I like to think that if Captain America didn’t turn out to be as popular, the Patriot would have been able to become a much more established superhero. He wasn’t flashy, he didn’t have any special powers or particularly noteworthy stories, but he did his job and was popular enough to have a pretty long and storied career in the 1940’s.
So what happened?
Life tip: if you want to survive through trying times, you have to be able to stand out so people notice you. The Patriot did not have that chance and as a result died out with the superhero fad in the late 1940’s.
With that being said, his previous popularity gave him something that a lot of his colleagues never had: a second chance.
His first appearance was in The Avengers #97 along with his colleague in arms The Fin (the same guy we talked about last week) as a mental projection of Rick Jones in order to wage war on the Kree and Skrull.
He wound up joining the retconned superhero group known as The Liberty Legion and was given a much more fleshed out backstory in the 1970’s.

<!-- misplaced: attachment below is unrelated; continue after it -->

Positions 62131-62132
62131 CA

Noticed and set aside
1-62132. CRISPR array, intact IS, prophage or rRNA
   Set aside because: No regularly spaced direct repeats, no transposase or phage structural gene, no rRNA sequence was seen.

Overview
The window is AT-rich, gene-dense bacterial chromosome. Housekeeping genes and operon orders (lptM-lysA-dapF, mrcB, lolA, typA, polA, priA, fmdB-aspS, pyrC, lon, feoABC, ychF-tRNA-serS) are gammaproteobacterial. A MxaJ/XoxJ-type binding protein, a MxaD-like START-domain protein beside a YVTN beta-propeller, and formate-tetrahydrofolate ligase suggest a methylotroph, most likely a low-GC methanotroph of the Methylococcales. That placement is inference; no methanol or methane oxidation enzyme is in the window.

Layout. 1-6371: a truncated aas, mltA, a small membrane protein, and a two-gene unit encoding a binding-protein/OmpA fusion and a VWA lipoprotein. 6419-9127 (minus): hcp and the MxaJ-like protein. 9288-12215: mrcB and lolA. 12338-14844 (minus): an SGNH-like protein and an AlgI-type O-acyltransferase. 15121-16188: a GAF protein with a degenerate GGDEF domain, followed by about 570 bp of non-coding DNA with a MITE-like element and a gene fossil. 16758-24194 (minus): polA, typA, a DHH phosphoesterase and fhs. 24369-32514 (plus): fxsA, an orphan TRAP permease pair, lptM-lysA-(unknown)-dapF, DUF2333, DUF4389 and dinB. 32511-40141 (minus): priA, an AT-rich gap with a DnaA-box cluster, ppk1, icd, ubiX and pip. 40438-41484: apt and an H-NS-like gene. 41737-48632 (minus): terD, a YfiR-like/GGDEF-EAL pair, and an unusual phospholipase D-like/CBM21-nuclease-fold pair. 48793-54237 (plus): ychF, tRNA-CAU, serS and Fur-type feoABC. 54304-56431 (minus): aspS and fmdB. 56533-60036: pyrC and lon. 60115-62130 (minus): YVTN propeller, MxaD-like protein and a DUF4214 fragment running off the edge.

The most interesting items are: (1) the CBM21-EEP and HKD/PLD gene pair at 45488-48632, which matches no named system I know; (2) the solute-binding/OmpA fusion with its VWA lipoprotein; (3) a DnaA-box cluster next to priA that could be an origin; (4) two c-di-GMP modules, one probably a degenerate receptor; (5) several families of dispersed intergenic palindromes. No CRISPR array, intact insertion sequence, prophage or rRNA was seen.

They gave the man a much more fleshed out backstory that gave him some much deeper connections to the Marvel Universe as a whole.
In the new reality Jeffery Mace was a reporter for the Daily Bugle (Spiderman!) who was inspired by his idol Captain America.
He even got to BE Captain America for a little bit when Marvel published a “What if?” story where he got to don the uniform of Captain America for a bit in order to explain how the hero could have continued to work after being frozen in ice.
He was actually the third person to don the costume. That’s him carrying the previous Captain America stand in, a hero called “The Spirit of ’76”.
Jeffery had a couple of guest appearances after that and was killed off in main continuity in 1983.
But for some wonderful reason, the Patriot still had some juice left in the tank.
In the modern day Jeffery’s story was retold in a comic book series called Captain America: Patriot that took a closer look at McCarthy era America and superheroes who wear the red, white, and blue.
His legacy lives on with a kid named Eli Bradley (the son of Isaiah Bradley from the excellent Truth: Red, White, and Black) working with the Young Avengers.
Also, for the first time in this entire blog, I can say that we have a superhero who actually made it outside of comics and into the movies!